Browsing by Author "Muralidharan, Etayankara"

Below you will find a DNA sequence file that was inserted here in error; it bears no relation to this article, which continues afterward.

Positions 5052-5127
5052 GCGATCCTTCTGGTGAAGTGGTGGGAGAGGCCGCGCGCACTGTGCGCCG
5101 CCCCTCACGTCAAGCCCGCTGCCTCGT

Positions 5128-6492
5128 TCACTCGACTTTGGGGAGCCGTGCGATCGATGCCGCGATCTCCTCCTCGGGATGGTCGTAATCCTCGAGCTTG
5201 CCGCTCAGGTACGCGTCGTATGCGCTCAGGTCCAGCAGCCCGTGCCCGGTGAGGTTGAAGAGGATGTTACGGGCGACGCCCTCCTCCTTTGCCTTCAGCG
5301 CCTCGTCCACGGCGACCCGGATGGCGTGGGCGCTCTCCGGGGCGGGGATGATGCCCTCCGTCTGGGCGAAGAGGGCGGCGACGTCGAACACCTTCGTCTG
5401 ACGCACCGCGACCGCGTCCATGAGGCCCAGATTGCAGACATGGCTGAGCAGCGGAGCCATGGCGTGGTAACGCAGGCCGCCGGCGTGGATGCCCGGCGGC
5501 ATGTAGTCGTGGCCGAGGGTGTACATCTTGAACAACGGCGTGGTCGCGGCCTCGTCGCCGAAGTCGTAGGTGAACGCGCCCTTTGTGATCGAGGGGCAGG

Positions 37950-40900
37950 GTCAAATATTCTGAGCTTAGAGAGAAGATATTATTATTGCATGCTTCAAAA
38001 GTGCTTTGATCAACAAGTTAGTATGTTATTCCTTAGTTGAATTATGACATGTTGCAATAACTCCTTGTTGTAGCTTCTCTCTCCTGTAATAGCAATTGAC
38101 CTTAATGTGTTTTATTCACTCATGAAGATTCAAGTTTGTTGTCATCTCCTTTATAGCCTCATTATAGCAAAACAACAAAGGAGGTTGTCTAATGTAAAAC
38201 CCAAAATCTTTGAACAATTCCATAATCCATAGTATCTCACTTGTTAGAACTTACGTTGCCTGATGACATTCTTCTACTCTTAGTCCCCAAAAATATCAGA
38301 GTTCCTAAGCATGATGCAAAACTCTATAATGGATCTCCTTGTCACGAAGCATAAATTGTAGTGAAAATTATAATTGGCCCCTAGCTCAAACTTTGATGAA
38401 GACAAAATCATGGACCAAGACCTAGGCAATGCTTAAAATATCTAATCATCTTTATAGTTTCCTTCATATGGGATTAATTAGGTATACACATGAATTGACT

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ItemApple iPhone: a market case study(2021) Van De Vliert, Daylin; Muralidharan, EtayankaraFounded in 1976, Apple inc. quickly became one of the biggest companies in the world. Throughout the years, Apple has been apart of the technology market where there has been an exponential amount of opportunities and threats. This market case study aims to determine how Apple can target such opportunities to help predict future trends and influences over the market. To identify these trends and market influences, I have first conducted an environmental scan of Apple’s current and future market(s). Then I described Apple’s fundamental psychological and sociocultural consumer behaviors. And finally, I identified Apple’s target market, how they have chosen to segment and the demographics and geographics within Apple’s largest target segments. As a result of successfully identifying trends in the past, Apple continues to impress with its globally known brand name and customer base/market. However, Apple must continue to identify future opportunities to stay relevant in the ever-advancing technological market. This analysis of the marketing context suggests Apple may need to re-position its iPhones to maintain its leading position in the marketplace. ItemCanada-Asia energy technology and services forum : findings report(2014) Roberts, Michael J. D.; Kincaide, Heather; Muralidharan, Etayankara; Sadler, MargaretIn order to address some of the challenges that Canadian small and medium enterprises (SMEs) in the energy technology and services sector face in accessing opportunities in Asia, MacEwan University School of Business, in association with the Asia Pacific Foundation of Canada (APF Canada), hosted the Canada–Asia Energy Technology and Services Forum on April 29, 2014. Held at the City Centre Campus of MacEwan University, Edmonton, the forum brought together Canada and Asia-based energy leaders from industry, government, and academia for a discussion on how small and medium sized Canadian companies can develop Asian markets for their energy technology and services, and manage the risks associated with entering and operating in Asian markets. The forum focused on India and China as markets for energy technology and services, but also included broader discussion of opportunities in other Asian markets. ItemConsequences of cross-cultural differences in perceived well-being for entrepreneurship(2021) Pathak, Saurav; Muralidharan, EtayankaraIn this article, we empirically test a theory-based model that delineates the indirect effect of societal-level well-being, through societal-level self-expression values, on individual entrepreneurship. Using 881,636 individual-level responses obtained from the Global Entrepreneurship Monitor (GEM) from 44 countries and supplementing with country-level data from the World Values Survey (WVS), our results from multilevel cross-cultural analyses demonstrate that societal-level well-being - hedonic and eudaimonic - are positively related to societal-level self-expression values, and that self-expression values mediate the relation between both types of well-being and likelihood of individuals engaging in entrepreneurship. Hence, hedonic and eudaimonic well-being are distal whereas self-expression values are more proximal influencers of individual entrepreneurship. We discuss theoretical and practical implications of our findings. ItemConsequences of cultural leadership styles for social entrepreneurship: a theoretical framework(2019) Muralidharan, Etayankara; Pathak, SauravThe purpose of this conceptual article is to understand how the interplay of national-level institutions of culturally endorsed leadership styles, government effectiveness, and societal trust affects individual likelihood to become social entrepreneurs. We present an institutional framework comprising cultural leadership styles (normative institutions), government effectiveness (regulatory institutions), and societal trust (cognitive institutions) to predict individual likelihood of social entrepreneurship. Using the insight of culture–entrepreneurship fit and drawing on institutional configuration perspective we posit that culturally endorsed implicit leadership theories (CLTs) of charismatic and participatory leadership positively impact the likelihood of individuals becoming social entrepreneurs. Further, we posit that this impact is particularly pronounced when a country’s regulatory quality manifested by government effectiveness is supportive of social entrepreneurship and when there exist high levels of societal trust. Research on CLTs and their impact on entrepreneurial behavior is limited. We contribute to comparative entrepreneurship research by introducing a cultural antecedent of social entrepreneurship in CLTs and through a deeper understanding of their interplay with national-level institutions to draw the boundary conditions of our framework. ItemContextualizing emotional intelligence for commercial and social entrepreneurship(2023) Pathak, Saurav; Muralidharan, EtayankaraRendering four emotional competencies of trait emotional intelligence (EI) model, well-being, self-control, adaptability, and sociability as culturally contextualized societal psychological capital, we explain their cross-cultural comparative influences on individual social and commercial entrepreneurship (SE and CE). We use psychological capital theory to establish EI as one’s emotional competencies. Societies with augmented supply of individuals with such competencies will have higher reserves of positive psychological capital making EI as culturally contextualized that shape individual CE and SE. Using 30,924 responses from Global Entrepreneurship Monitor (GEM) survey of 24 countries and supplementing data from World Values Survey (WVS), our multilevel analyses show that societal eudaimonic well-being and sociability increase likelihood of individual SE more than CE whereas societal hedonic well-being, adaptability, and self-control increase that of CE more than SE, implying that culturally contextualized EI shapes CE and SE differently across nations. Our findings offer policy implications for country-specific programs that taps into societal emotional competencies for entrepreneurship pedagogy, sustainability goals and EI-based training for entrepreneurs. ItemContextualizing technology adoption and self-expression for technology entrepreneurial innovation(2020) Muralidharan, Etayankara; Pathak, SauravThis article highlights the role of societal-level self-expression values and national-level extent of technology adoption for individual-level likelihood of engaging in technology entrepreneurial innovation. We posit that the effect of self-expression on entrepreneurial innovation is indirect – mediated positively by national-level extent of technology adoption, thereby rendering modes and mechanisms of technology adoption in a country as a more proximal whereas values as a more distal antecedent of technology entrepreneurial innovation. We infer that the benefits and effectiveness of government efforts geared towards improving formal institutional structures that assist technology entrepreneurial innovation would however only be felt if those that adopt newer technologies are self-expressive in the first place. Implications for theory, policy, and future empirical research are also discussed. ItemCorporate social 'irresponsibility': are consumers' biases in attribution of blame helping companies in product-harm crises involving hybrid products?(2015) Carvalho, Sergio; Muralidharan, Etayankara; Bapuji, HariIn recent years, there have been several high-profile recalls of hybrid products (those where organizations in multiple countries take part in the design, component sourcing, manufacturing, and marketing of a product). If consumers perceive a global firm to be responsible for the recall, then it will reduce their brand equity. Therefore, global firms may respond in ethically questionable ways to justify themselves to important stakeholders and avoid blame. Understanding how stakeholders attribute blame for crises involving hybrid products is important to shed light on the unethical manner in which global firms might avoid blame in such situations. The research reported here shows that in a hybrid product crisis, consumers show a bias in favor of the brand company and against the manufacturing company. This bias is more pronounced when the country of manufacture has an unfavorable image or when consumers lack familiarity with the recalled brand. Ambiguous recall announcements by companies that fail to provide a specific and clear reason for the product defect prompt consumers to assume that a manufacturing flaw caused the product defect. As a result, consumers reduce their attribution of blame for the brand company, and thus its brand equity is maintained. ItemCulturally endorsed leadership styles and entrepreneurial behaviors of women(2018) Pathak, Saurav; Muralidharan, EtayankaraExtant research has yet to find leadership patterns that are particularly relevant to entrepreneurship. While the entrepreneurial process has previously been seen in the same vein as that of leadership, the links between leadership styles and women entrepreneurship studies have been conducted against a masculine backdrop. Although recent studies have begun to explore the relationship between the two fields, there are limited studies considering the relationship from a gender perspective. Considering that entrepreneurs are embedded in contexts, our study specifically seeks to address the above gap by examining how culturally endorsed leadership styles influence women's entrepreneurial behaviors. ItemCulturally endorsed leadership styles and entrepreneurial behaviours in Asia(2017) Muralidharan, EtayankaraExtant research has yet to find leadership patterns that are particularly relevant to entrepreneurship (Vecchio, 2003). While the entrepreneurial process has previously been seen in the same vein as that of leadership (Cogliser & Brigham, 2004), the links between leadership styles and entrepreneurship have not been thoroughly understood. With regard to leadership research in Asia, extant research suggests that one focus of future research should be to identify the outcomes of leadership (Liden, 2012). Further, since Asian countries are characterized by high-context cultures, appropriate behavior of leaders is dependent on the situation in which such behavior unfolds (Hofstede, 2001; Liden, 2012). Our study specifically seeks to address the above gaps by examining how culturally endorsed leadership styles influence entrepreneurial behaviors in an Asian context. In doing so, we also address the call by scholars to incorporate multilevel research designs that cut across levels of analysis in entrepreneurship research. ItemDigitalization, institutions and new venture internationalization(2022) Brieger, Steven A.; Chowdhury, Farzana; Hechavarría, Diana M.; Muralidharan, Etayankara; Pathak, Saurav; Lam, Yan TongThis study examines the effect of digitalization on the internationalization of new ventures and further investigates the influence of a home country’s presence of institutional voids and digital infrastructure on the extent of internationalization by new ventures, with the prediction that a home country’s institutional voids and a weak digital infrastructure strengthen the positive relationship between new ventures’ digitalization and internationalization. Applying multilevel modeling on a sample of more than 6000 entrepreneurs from 62 countries the study offers empirical support for these predictions. The findings are robust to alternative specifications. Entrepreneurs using the internet to sell their products and services are more likely to focus on customers in foreign markets when they face institutional voids and a lack of digital infrastructure in their home countries. The study contributes as follows: From a theoretical view, it provides a better understanding of the boundary conditions of the digitalization-new venture internationalization linkage. From a practical perspective, the findings of the study suggest the complementary roles of institutional voids and digital infrastructure at home to help entrepreneurs grow domestically and facilitate their internationalization. ItemDoes China’s outward direct investment improve the institutional quality of the belt and road countries?(2020) Pan, Chunyang; Wei, William Xiaojun; Muralidharan, Etayankara; Liao, Jia; Andreosso-O'Callaghan, BernadetteThis article investigates the effects of China’s outward direct investment (ODI) on the institutional quality of the Belt and Road (B&R) countries. Based on a panel data set of 63 B&R countries during the period 2003 to 2016, we find that China’s ODI improves the institutional quality of B&R countries not only in the short run but also in the long run. Further, although China’s ODI exerts no differential impacts on host country institutional dimensions of “control of corruption,” “government effectiveness,” and “political stability” in countries with different natural resource endowments, it improves their institutional dimensions of “regulatory quality” and “rule of law,” implying that China’s ODI may help the host B&R countries minimize the “resource curse”. As one of the most important strategies for China’s opening-up development in the current era, the B&R initiative serves as means to promote sustainable development of B&R countries. The article therefore contributes to existing scholarship on the institutional effects of China’s ODI and sheds light on the mechanisms that drive sustainable development. ItemEconomic inequality and social entrepreneurship(2018) Pathak, Saurav; Muralidharan, EtayankaraThis article explores the extent to which income inequality and income mobility—both considered indicators of economic inequality and conditions of formal regulatory institutions (government activism)—facilitate or constrain the emergence of social entrepreneurship. Using 77,983 individual-level responses obtained from the Global Entrepreneurship Monitor (GEM) survey of 26 countries, and supplementing with country-level data obtained from the Global Competitiveness Report of the World Economic Forum, our results from multilevel analyses demonstrate that country-level income inequality increases the likelihood of individual-level engagement in social entrepreneurship, while income mobility decreases this likelihood. Further, income mobility negatively moderates the influence of income inequality on social entrepreneurship, such that the condition of low income mobility and high income inequality is a stronger predictor of social entrepreneurship. We discuss implications and limitations of our study, and we suggest avenues for future research. ItemThe effect of firm ownership on time to recall(2021) Tiwari, Sejal; Muralidharan, EtayankaraWe examine the impact of firm ownership (public vs. private) and perception of the reputation of the quality of suppliers of the country from where products are sourced on time to recall of defective products from the market. Operationalizing time-to-recall as the time that has elapsed from the date of first sale in the market to the date it was recalled, we test the influence of the interplay between firm ownership and perception of the reputation of the quality of suppliers of the country on time to recall using data on 400 toy recalls issued in the United States during 2007-2018. We find that time to recall is shorter for publicly traded firms than it is for private firms. This effect is more pronounced when the products are sourced from countries with poor perception of the reputation of the quality of suppliers. We discuss research and managerial implications of our findings. ItemEntrepreneurial re-entry post an economic crisis(2022) Muralidharan, Etayankara; Pathak, SauravIn this chapter, insights from prospect theory and institutional theory are used to explore how societal level well-being and inter-personal trust interplay with political stability of the country to facilitate re-entry of entrepreneurs who have exited because of an economic crisis. The conceptual model presented suggests that informal institutional conditions of societal well-being, inter-personal trust, and their interplay with political stability of the country are key to subsequent entrepreneurial intensions by entrepreneurs who have exited unfavourably during an economic crisis. The suggestions of the model are used to discuss implications related to the present COVID-19 pandemic and survival of entrepreneurship after the pandemic. ItemExamining antecedents of repatriates’ job engagement and its influence on turnover intention(2022) Cave, Adam H.; Roberts, Michael J. D.; Muralidharan, EtayankaraRepatriate turnover is a key challenge for Multinational Enterprises (MNEs). While MNEs expect to retain returning employees (i.e., repatriates) and to benefit from new knowledge and experience they bring back from international assignments, a number of studies identify high rates of repatriate turnover intentions. This paper draws insights from social exchange theory and psychological contracts. By using survey data from 221 repatriates from the U.S., the paper presents an empirical study of the antecedents of repatriate turnover. Our findings demonstrate that repatriate perceptions of recognition of foreign experience, involvement, team orientation, and application of knowledge, had a significant impact on turnover intention and this impact was felt through repatriate job engagement i.e., repatriate job engagement significantly mediated the influence of recognition of foreign experience, involvement, team orientation, and application of knowledge on turnover intention. While the study findings contribute to the theoretical underpinnings of the antecedents of repatriate turnover it also informs how MNEs can apply new strategies and initiatives that heighten repatriate retention rates and prevent knowledge slippage and the loss of highly valued people soon after they return from international assignments. ItemGLOBE leadership dimensions: implications for cross-country entrepreneurship research(2018) Pathak, Saurav; Muralidharan, EtayankaraWe use the understanding of culturally endorsed leadership theories (CLTs), and also draw upon theoretical and empirical insights from the Global Leadership and Organizational Behavior Effectiveness (GLOBE) project (Dorfman et al., 2012), to propose future research avenues that contribute to the literature exploring the role of cultural leadership styles in influencing entrepreneurial behaviors across different cultures. Our attempt here is to address both of these gaps and add to extant literature that integrates leadership and entrepreneurship research by introducing a cultural leadership paradigm that advances our understanding of the emergence of entrepreneurs as leaders across different cultures. ItemHazard severity and time to recall: evidence from the toy industry(2022) Muralidharan, Etayankara; Hora, Manpreet; Bapuji, HariThe time a firm takes to recall products that pose severe hazards has serious implications for the firm and its stakeholders. We examine the role of hazard severity and investigate how it influences the impact of recall experience, type of product defect, and product price on time to recall. Operationalizing time-to-recall as the number of days that elapsed from the time a product was first sold in the market to the date it was recalled, we test our hypotheses using data on 833 toy recalls issued by 445 firms in the U.S. during 1988-2018. We find that, under conditions of high hazard severity, time to recall is longer for (i) firms with past recall experience, (ii) recalls of products involving design defects, and (iii) recalls of high-priced products. We discuss the implications of our findings for research and practice. ItemHome country factors and the decision to internationalize technology-based new ventures: a multi-level study of early-stage entrepreneurs(2014) Pathak, Saurav; Muralidharan, Etayankara; Laplume, AndréUsing Global Entrepreneurship Monitor (GEM) survey of over 25,000 nascent and new entrepreneurs from 2005-2008 and 45 countries, we predict their internationalization decisions based on three domestic institutions. Results indicate that stronger regulatory environment, smaller home market, and weaker innovation environment favor internationalization. Interaction results indicate that strong regulatory environment helps overcome the negative effect of a large home market towards internationalization and that it also facilitates internationalization by aiding to acquire resources necessary for innovation that may be lacking domestically. Finally, a larger home market size reduces the need to internationalize to compensate for lacking innovation resources. ItemHome country institutions and international entrepreneurship - a multi-level framework - institutions and international entrepreneurship(2020) Muralidharan, Etayankara; Pathak, SauravThe extent of internationalization by early-stage entrepreneurial firms may depend upon home country institutional conditions. Using insights from institutional theory, this chapter suggests that national-level institutional conditions facilitate or constrain the efforts made by early-stage entrepreneurs to internationalize. Given the strong linkages between entrepreneurs and the enterprises they drive, the multi-level framework proposed in this study suggests that a strong national system of innovation and better regulatory quality, which supports early internationalization by new entrepreneurial firms. Smaller domestic markets induce such firms to explore overseas markets for their products. The framework also suggests that a strong regulatory environment positively moderates the effects of national innovation systems and domestic market size on the extent of early internationalization. While implications for the internationalization process are discussed, specific reference to the importance of policy to support internationalization by early entrepreneurial firms is made. ItemImplications of culturally implicit perspective of emotional intelligence(2020) Pathak, Saurav; Muralidharan, EtayankaraThis article proposes a culturally implicit perspective of emotional intelligence and introduces the notion of culture-specific emotional intelligence (CSEI). Emotional intelligence (EI) as a construct has predominantly been associated with the individual. Given that emotions are also implicit beliefs and that their experience, expression, and management are known to be driven by cultural values, we suggest EI to be culturally embedded. We therefore suggest that EI is culture-specific. Culture-specific EI serves as an important social resource affecting behaviors. We provide a brief review of literature that elucidates the multi-level nature of EI and highlights the role of culture as both antecedent and moderator of CSEI. Implications for theory and cross-cultural phenomena are discussed.